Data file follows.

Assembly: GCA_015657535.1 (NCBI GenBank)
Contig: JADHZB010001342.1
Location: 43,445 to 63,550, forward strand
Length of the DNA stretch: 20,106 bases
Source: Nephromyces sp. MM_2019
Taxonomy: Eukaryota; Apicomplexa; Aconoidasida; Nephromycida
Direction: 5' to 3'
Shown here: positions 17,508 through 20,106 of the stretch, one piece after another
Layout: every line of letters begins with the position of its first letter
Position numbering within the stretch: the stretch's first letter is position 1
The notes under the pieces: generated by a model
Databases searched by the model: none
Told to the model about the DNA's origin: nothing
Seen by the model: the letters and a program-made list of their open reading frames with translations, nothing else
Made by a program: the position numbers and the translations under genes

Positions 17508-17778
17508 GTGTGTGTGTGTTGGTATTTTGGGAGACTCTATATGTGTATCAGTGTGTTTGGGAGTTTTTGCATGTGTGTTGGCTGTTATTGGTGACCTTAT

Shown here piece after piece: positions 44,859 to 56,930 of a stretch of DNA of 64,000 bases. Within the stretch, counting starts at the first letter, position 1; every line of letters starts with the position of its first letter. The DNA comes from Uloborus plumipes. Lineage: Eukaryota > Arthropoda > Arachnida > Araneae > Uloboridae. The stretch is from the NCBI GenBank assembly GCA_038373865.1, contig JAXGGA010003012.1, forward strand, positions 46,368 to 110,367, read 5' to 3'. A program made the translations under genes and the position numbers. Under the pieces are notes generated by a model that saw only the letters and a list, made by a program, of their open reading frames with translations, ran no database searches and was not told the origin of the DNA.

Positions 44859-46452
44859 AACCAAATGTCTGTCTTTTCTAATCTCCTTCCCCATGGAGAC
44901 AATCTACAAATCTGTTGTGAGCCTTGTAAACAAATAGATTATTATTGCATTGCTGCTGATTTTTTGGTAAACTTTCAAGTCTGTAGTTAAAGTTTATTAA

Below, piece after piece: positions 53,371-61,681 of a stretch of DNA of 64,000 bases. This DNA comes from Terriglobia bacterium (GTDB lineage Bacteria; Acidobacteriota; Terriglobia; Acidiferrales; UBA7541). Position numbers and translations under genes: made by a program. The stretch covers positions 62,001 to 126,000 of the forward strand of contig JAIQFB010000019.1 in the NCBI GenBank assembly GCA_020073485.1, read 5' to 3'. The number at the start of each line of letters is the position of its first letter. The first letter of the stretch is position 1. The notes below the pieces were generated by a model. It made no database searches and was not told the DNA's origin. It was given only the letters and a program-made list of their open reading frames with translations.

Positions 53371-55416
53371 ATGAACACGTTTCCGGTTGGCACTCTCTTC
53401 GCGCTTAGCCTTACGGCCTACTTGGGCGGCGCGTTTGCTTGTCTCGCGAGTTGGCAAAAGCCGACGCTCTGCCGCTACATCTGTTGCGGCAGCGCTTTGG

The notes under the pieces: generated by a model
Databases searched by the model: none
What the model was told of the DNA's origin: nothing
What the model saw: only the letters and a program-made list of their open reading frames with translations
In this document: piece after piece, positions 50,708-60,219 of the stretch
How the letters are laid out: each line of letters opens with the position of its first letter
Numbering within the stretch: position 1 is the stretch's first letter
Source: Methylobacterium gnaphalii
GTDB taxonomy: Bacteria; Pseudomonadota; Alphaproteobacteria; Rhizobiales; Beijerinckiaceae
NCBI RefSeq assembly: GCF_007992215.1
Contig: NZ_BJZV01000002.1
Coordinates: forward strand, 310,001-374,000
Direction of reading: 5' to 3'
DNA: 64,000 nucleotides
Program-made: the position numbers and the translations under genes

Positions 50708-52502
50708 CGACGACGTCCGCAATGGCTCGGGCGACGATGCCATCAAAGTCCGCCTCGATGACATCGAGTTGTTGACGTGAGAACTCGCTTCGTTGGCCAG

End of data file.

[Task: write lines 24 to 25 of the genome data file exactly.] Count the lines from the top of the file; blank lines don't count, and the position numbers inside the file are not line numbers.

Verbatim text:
53371 ATGAACACGTTTCCGGTTGGCACTCTCTTC
53401 GCGCTTAGCCTTACGGCCTACTTGGGCGGCGCGTTTGCTTGTCTCGCGAGTTGGCAAAAGCCGACGCTCTGCCGCTACATCTGTTGCGGCAGCGCTTTGG